With the many studies cited and examples explored, the authors have written a psychology book that is approachable, reasonable, and enjoyable. Not an easy feat! I hope The Time Paradox gains the audience it deserves. Given the time perspective of the reading public, time is running out.

    ...more info
  • Overpromises and hence, disappoints
    I just finished the book and found it to be quite thought provoking in parts. Still, the overly generous praise on the book cover and also, the authors' promise in the first few pages builds up anticipation that remains undelivered when the book ends.

    Of course, there is some (or more than some) unnecessary padding and the writing style seems to change from chapter to chapter. Some of the reports -such as the authors' take on the suicide bombers - is just speculative mumbo-jumbo.

    The book provoked my thinking about how I spend my time and I especially enjoyed the incidents and historic stories as well as reporting about other research in this space. Some of the exercises looked interesting but wondering how useful these will be in the long run.

    Psychometrics is a complicated field and study of Time is a philosophical pursuit. It seems to me that the book would have been a lot better if the authors hasd selected to either focus on tangible, practical aspects or on high level picture and evolutionary perspective instead of mixing these both.

    ...more info
  • Oh my...where do you start?
    I did one thing that will make me happy about the past today, which is that I rented this book rather than purchased it. I could not agree more with the other 1 star reviews. This had to have been written for beginning readers and/or junior highschoolers. Right? If you know anything about psychology, you will get NOTHING out of this. I'm baffled about the positive reviews. I simply do not care about this book enough to write a long negative review, the other guys said it best. In fact, I feel sorry for adults who do not understand basic fundamental approaches to life such as that planning for the future is good, and thinking about the past positively is good, and enjoy yourself now and then is good, and negative thinking is bad, etc....more info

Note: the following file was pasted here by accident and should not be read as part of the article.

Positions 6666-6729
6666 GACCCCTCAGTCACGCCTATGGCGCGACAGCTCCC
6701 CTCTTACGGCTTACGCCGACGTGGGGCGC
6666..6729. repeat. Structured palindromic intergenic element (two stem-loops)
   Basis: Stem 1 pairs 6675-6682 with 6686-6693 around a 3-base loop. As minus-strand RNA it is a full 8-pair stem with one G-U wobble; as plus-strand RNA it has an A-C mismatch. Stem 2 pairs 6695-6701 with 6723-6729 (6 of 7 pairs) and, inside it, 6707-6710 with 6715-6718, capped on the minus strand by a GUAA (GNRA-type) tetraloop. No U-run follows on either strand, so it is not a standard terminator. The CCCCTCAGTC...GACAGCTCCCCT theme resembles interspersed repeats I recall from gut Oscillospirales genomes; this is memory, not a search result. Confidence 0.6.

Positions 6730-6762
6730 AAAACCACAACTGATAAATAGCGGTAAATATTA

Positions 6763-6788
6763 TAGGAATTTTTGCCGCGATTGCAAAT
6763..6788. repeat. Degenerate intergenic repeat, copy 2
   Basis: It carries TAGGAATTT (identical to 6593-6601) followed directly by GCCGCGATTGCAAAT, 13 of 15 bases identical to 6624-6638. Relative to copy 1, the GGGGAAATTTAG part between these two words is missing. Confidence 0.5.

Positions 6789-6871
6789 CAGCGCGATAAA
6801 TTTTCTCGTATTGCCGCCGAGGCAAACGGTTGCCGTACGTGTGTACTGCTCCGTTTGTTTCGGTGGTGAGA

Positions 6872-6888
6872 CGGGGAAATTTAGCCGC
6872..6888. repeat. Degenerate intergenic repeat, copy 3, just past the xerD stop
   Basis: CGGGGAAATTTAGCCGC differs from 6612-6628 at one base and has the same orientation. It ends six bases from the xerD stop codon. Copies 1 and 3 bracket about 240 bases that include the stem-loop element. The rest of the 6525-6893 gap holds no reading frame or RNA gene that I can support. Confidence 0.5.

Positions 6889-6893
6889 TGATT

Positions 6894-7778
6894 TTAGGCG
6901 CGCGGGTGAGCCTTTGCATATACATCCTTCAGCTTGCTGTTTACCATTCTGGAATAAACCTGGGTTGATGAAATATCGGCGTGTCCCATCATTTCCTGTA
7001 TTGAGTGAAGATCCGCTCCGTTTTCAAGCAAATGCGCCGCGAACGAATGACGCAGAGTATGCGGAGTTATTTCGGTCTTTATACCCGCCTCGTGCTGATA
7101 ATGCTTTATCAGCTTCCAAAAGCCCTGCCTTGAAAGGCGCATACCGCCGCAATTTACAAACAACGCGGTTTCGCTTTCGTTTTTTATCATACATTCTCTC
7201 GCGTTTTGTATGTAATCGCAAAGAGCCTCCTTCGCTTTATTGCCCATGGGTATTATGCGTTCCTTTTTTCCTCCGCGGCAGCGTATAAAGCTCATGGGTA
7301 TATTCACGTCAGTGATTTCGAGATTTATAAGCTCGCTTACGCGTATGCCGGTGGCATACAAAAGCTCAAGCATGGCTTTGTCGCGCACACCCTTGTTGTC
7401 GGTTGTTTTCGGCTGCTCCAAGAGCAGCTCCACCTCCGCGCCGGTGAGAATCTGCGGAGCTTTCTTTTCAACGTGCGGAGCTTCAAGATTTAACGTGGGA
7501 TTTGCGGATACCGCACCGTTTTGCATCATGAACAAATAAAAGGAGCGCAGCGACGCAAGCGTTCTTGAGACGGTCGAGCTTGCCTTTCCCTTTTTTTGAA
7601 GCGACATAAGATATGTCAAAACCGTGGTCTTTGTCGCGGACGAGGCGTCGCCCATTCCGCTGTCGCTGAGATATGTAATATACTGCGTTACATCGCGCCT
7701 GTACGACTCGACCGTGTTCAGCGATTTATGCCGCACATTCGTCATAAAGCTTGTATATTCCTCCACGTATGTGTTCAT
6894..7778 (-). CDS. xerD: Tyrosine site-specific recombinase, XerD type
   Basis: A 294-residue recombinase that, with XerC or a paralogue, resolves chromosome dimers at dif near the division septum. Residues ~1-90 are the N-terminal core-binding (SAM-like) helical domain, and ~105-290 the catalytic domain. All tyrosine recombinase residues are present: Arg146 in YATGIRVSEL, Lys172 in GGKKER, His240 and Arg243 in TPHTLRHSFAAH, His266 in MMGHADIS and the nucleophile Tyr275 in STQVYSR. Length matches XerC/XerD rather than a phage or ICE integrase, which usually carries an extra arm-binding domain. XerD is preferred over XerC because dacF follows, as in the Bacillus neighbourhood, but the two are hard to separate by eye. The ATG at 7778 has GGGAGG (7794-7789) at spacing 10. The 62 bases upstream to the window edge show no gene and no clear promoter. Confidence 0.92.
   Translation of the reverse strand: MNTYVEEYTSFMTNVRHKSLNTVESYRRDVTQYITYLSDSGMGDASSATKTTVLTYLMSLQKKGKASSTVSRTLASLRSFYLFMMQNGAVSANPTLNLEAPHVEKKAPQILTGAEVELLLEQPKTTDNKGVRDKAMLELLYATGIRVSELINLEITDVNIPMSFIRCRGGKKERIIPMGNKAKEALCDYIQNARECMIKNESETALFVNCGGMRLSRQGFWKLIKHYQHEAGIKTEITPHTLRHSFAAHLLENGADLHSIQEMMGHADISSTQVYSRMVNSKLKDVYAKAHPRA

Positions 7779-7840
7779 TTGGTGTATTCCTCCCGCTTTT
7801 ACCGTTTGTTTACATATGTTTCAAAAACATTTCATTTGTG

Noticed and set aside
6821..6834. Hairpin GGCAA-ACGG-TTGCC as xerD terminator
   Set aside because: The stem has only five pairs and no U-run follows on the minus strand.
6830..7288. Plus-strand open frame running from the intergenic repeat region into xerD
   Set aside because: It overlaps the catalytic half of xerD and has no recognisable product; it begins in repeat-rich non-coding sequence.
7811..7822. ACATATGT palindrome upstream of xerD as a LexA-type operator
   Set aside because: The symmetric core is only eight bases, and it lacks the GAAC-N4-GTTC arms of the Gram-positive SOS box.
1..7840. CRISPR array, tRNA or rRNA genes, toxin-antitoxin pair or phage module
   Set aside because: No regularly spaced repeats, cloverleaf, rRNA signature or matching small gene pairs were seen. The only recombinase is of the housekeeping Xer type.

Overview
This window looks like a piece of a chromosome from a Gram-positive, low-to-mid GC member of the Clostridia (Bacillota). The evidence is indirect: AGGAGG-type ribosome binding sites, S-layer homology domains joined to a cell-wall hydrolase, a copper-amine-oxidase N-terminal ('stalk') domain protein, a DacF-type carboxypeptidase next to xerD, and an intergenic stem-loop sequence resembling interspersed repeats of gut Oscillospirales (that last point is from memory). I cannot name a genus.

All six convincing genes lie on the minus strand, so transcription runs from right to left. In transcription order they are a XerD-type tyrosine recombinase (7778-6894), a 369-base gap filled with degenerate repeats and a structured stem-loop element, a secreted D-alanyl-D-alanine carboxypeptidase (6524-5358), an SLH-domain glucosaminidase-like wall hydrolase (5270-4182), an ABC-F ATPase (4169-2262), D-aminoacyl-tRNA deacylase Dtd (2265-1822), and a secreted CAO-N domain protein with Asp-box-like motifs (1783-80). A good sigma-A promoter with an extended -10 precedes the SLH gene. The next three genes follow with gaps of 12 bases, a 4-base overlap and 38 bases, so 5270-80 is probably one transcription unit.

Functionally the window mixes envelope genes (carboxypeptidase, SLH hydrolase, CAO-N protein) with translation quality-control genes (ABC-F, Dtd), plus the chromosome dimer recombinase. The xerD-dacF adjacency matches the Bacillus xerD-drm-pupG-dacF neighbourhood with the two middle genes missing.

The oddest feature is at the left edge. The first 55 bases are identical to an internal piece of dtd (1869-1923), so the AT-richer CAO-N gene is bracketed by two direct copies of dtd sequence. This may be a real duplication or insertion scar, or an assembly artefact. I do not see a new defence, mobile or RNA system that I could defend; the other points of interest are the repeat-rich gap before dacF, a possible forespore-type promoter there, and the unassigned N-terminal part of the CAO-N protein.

• Time is running out
    Time is running out; time is short; there's no time like the right time

    Time is a fascinating subject as we try to understand what it is. What is really measured by time? Is there a clock ticking if no one is in space to hear it?

    When I came upon "The Time Paradox", I was curious to read how the authors would deal with the mysteries of time. Surprisingly, there primary focus is on the effects of time on us--our beliefs and behaviors. They are not delving into space-time continuums, but rather with where and how we spend our time.

    It was a pleasant surprise to learn that this book would take me into areas that I've not explored in much depth before. Some of the questions explored are:
    What does my time concept have to do with how I live my life? Is one concept better than another? How are time concepts established? Can we change our time relationship and change our behaviors? Can we predict behavior based on one's time perspective?

    This highly interesting book guides the reader to a deeper understanding of psychology and gives us tools to analyze the concepts and learn about ourselves. I especially enjoyed the opportunity to take a survey--online or in the book--to help me determine how I view the world. (The Web site is terrific and the survey is very easy when taken online.)

    The blurb on the book jacket says "The New Psychology of Time That Will Change Your Life". Seemed like an exaggeration until I read the book. The book offers insights into why we do what we do and the motivations of others. In truth, I wish I had this book when I was much younger. In the many years since college, I have settled on a reasonably balanced time perspective on my own. This book could certainly have saved me a lot of wasted energy and time. Had I read this book when I was younger, I am convinced it would have changed my life.